If you must rely on fossil fuels to heat your home – whether directly by burning a gas or liquid (heating oil) in a furnace or indirectly through the mostly fossil-fueled electricity grid – then burning natural gas in your home furnace is the cleanest and most efficient way to do it. One of the most popular blogs on Mapawatt (and one of the fundamentals to understanding saving electricity) is “What is a kWh”. But the kWh is mainly used (at least in the U.S) to designate electricity usage. While you can represent the energy in natural gas with the units kWh, it is typically priced to customers and shown on the bill as the therm, short for 100,000 British Thermal Unit (BTU). A BTU is the amount of heat required to raise the temperature of a pound of water by one degree Fahrenheit. Also, 1 therm is equal to about 29.3 kWh.
On your natural gas bill, you probably pay by the therm. On the image of a natural gas bill at the top of the post, the homeowner pays $0.859 per therm. This value is determined by measuring the volume of gas that your natural gas meter records (in CCF, which stands for 100 cubic feet) by the BTU Factor. The BTU factor is a conversion factor that accounts for the fact that a volume of gas will change based on pressure. For instance, if you fill a balloon with natural gas in Florida (at sea level) and carry that balloon to Denver (the mile high city), then the volume of gas will have expanded because Denver is at a lower pressure than Florida. However, the heating content in the balloon is the same, because the amount of molecules (the mass) of natural gas haven’t changed! The BTU factor takes into account this atmospheric pressure change to determine the actual heating value in a volume of natural gas at your home's elevation. But you don’t really need to worry about this. All you need to care about for your bill is the amount of Therms listed.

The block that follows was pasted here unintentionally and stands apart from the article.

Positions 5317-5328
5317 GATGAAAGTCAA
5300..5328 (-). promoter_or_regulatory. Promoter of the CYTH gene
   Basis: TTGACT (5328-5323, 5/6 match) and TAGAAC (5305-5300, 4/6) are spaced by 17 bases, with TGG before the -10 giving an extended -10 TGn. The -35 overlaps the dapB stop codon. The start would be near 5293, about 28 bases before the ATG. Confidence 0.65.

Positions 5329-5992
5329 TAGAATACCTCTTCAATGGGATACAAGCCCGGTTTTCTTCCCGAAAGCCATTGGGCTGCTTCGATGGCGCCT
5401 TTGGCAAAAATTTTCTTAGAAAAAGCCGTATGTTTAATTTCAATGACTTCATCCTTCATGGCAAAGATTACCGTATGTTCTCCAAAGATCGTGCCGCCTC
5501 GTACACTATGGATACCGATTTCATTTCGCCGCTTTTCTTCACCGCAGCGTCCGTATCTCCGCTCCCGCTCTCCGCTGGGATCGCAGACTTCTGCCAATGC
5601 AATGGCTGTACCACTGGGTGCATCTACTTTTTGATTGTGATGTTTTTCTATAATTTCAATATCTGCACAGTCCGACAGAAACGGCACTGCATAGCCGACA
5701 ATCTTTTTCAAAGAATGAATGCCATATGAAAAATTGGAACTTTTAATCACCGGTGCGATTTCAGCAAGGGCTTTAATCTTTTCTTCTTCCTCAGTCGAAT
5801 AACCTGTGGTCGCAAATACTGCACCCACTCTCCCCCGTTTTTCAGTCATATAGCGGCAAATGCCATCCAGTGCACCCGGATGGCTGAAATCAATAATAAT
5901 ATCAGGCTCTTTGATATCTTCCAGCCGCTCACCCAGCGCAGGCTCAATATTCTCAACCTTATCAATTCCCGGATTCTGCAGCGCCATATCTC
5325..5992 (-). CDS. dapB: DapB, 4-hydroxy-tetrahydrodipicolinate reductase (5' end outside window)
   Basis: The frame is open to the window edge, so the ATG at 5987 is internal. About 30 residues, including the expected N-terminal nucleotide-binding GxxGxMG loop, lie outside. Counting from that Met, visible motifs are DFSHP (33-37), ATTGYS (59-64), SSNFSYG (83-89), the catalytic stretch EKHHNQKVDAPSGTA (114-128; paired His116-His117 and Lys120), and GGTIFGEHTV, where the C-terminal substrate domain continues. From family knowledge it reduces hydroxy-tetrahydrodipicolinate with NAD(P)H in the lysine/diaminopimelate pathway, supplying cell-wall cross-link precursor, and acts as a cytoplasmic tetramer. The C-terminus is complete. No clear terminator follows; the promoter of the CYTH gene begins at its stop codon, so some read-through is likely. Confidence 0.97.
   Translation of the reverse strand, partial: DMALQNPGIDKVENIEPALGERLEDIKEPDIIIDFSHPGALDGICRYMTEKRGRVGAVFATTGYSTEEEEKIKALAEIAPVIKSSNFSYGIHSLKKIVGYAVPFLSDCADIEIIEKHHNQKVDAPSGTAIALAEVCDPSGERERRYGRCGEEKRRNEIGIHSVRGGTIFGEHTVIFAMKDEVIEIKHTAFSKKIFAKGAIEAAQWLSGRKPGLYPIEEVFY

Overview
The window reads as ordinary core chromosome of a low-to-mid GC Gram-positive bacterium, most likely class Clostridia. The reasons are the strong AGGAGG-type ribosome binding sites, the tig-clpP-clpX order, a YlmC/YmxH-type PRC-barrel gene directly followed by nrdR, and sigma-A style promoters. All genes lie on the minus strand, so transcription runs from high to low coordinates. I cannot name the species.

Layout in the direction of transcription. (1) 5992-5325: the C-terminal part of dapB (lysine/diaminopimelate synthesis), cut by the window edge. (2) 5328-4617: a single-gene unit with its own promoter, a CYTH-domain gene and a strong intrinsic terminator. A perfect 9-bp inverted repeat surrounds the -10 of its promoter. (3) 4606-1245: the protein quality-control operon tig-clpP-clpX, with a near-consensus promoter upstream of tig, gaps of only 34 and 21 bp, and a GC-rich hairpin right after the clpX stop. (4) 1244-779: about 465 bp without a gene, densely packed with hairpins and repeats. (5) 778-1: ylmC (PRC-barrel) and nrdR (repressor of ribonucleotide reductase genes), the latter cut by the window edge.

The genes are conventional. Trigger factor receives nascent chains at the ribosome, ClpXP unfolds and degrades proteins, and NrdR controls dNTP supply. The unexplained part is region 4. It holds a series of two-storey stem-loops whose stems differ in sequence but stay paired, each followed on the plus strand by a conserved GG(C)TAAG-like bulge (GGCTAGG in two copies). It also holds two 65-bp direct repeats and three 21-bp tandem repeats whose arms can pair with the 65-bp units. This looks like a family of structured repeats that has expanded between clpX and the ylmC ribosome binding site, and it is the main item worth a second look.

The therms shown on your bill represent the heat content in the natural gas that flowed through your natural gas meter. The actual amount of heat energy that entered your living space from your furnace is a product of the heat energy in the natural gas (that is burned in the furnace) and your furnace’s efficiency. Obviously, the more efficient your furnace is, the more of the natural gas heat is transferred to the air that enters your home. A higher efficient furnace will transfer more of the heat given off my the combusion of natural gas into the air that flows from the furnace into your house. This is why it is important to have a highly efficient furnace!
The therm is the measure of a gas or liquid’s energy content which is given off in the form of heat when that gas or fluid is combusted. For pure substances like methane (basically natural gas is methane with a few other impurities), the energy content is known. Methane is composed of 1 Carbon atoms and 4 Hydrogen atoms, and when the methane molecule combusts in your furnace, it will give off a given amount of heat energy that is known by anyone with a ASHRAE handbook.
Many homes don’t just use natural gas to heat the home, but also to cook and heat the hot water heater. In my next home I plan on using less therms to heat my water because I plan on installing a solar thermal water heater. If you need any form of heat in your house, natural gas is the best fossil-fuel form. Don’t worry too much about what a therm actually is, you just need to know how to find how many therms you use each month on your bill so you can work on lowering them!
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